Americans are still bearing the financial burden of the drought which devastated crops in 2012. Unfortunately, we have only begun to see the real effects of the drought on food prices—the worst of which is still to come.
The ongoing drought of 2012 has affected around 80 percent of agricultural land in the US, which any news article will tell you is one of the worst we’ve experienced since the 1950s. The impacts of the drought are numerous, with consequences for the world at large.
Some of the most significant effects were drastic reductions in yields of staple crops such as corn, soy and wheat; rises in the cost of food; increased use of cheap, unhealthy alternative livestock feeds; and a rise in the prevalence of plant and soil based toxins.
The total financial impacts of the drought are still being calculated over the months to come. Inflation of food prices is expected to occur at different times for different foods throughout 2013, but overall the rise is supposed to reach 3-4 percent, particularly in eggs, meat and dairy products.
How does drought affect the cost of food?
To understand how the drought will cause prices to rise for all manner of food products, one need only look as far as the prevalence of a staple crop, such as corn. You may not buy much corn at the market in its obvious forms like corn on the cob or canned or frozen corn kernels. However, corn is the cornerstone of many types of agricultural production, such as feed for meat and dairy livestock, and it also plays a leading role in the manufacture of biofuels and such consumer goods as bioplastic
packaging. Prior to the drought, corn prices were driven up by its increased use by biofuel companies, meat, dairy and egg producers, as well as processed food manufacturers—all competing for the same crop.
The equation s simple:
Corn = biofuel and bioplastics (i.e. biodegradable trashbags and coffee cup linings)
Corn = meat, dairy and eggs (as a great number of livestock farmers feed their animals corn)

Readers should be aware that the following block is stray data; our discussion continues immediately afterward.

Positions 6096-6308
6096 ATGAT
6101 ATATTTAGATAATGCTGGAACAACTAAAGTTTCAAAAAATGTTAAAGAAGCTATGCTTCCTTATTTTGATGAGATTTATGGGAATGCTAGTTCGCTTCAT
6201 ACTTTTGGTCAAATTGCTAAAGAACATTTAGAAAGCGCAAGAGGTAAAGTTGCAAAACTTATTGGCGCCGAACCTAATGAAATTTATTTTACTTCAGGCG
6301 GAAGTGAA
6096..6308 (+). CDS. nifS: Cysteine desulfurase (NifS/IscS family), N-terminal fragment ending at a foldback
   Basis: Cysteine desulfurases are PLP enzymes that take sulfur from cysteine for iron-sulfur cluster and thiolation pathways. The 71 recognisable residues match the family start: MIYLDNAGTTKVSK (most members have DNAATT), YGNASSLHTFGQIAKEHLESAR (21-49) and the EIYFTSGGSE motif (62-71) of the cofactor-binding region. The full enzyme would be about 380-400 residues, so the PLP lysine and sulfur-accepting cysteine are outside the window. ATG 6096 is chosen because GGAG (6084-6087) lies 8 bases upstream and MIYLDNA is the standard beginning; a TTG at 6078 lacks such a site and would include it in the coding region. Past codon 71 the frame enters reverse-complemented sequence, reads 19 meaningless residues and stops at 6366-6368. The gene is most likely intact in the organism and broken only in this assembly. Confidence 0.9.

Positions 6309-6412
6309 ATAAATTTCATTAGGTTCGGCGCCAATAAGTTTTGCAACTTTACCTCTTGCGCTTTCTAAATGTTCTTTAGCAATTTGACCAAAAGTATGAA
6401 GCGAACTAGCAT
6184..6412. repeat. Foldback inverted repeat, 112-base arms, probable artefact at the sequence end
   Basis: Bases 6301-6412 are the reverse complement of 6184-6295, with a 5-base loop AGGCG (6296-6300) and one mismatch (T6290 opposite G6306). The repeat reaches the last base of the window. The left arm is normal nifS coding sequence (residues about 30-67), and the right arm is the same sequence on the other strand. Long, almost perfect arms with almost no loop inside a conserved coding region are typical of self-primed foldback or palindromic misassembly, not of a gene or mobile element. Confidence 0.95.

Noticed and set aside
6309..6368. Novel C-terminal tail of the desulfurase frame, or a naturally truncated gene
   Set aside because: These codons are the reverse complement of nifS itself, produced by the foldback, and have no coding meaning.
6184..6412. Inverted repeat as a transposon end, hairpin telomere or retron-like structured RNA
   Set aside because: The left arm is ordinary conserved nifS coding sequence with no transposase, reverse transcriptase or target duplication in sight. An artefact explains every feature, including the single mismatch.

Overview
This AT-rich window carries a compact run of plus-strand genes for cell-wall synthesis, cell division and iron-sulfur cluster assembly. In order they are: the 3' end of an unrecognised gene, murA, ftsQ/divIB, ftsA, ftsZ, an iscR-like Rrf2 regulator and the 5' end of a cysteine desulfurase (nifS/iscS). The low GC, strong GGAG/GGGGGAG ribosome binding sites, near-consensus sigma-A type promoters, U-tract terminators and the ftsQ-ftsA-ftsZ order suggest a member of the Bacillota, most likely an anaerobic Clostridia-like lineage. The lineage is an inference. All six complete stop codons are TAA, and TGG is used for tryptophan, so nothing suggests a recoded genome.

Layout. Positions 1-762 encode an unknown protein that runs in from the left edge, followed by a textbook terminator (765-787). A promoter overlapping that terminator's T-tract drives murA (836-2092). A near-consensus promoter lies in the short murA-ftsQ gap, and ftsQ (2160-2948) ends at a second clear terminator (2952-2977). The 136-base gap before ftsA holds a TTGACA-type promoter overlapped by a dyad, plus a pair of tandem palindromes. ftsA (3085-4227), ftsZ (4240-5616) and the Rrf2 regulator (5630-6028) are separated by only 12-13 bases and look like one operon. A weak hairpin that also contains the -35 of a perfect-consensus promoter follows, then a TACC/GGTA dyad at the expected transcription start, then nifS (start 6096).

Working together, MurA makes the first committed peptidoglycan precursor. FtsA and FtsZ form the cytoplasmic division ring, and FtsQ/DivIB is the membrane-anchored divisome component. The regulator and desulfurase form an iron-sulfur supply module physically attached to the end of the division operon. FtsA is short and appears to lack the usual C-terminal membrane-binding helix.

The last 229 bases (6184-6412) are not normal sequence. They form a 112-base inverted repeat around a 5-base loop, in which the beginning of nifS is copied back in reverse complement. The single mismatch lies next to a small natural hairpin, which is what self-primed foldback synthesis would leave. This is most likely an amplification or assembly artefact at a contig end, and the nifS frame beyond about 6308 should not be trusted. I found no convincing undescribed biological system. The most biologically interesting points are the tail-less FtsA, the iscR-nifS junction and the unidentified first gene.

Corn = processed foods (i.e. cereal, baking powder, tooth paste, bread, sweeteners, etc.)
Another noteworthy factor for food price inflation is the increased cost of transportation caused by the drought. Water shipping costs were increased over the summer as water levels fell in major waterways such as the Mississippi and Ohio rivers. Reduced water levels meant that boats could not carry their usual cargo weight, thus increasing the amount of trips it took to transport the same amount of goods. This, along with increased importation of feed by the livestock industry, caused higher costs of production which will be passed on to the consumer.
Why haven’t we experienced these price increases sooner?
With grain supplies—which have become an integral part of industrialized livestock production—becoming scarce, one would expect the price of meat to rise much sooner. However, in response to the drought, farmers have found several methods of reducing their costs of production. One of these methods includes switching livestock feed from grain to candy and other food industry by-products. Yes, you read that correctly—we’re feeding candy to cattle.
Read more on candy and other feed alternatives that are given to livestock.
A far more important event which leveled off rising prices of meat was mass livestock culling (slaughtering livestock early) in the months of August and September, as farmers were increasingly unable to afford to feed and water their cattle or pigs. This “liquidation” essentially flooded the meat market, temporarily depressing meat prices.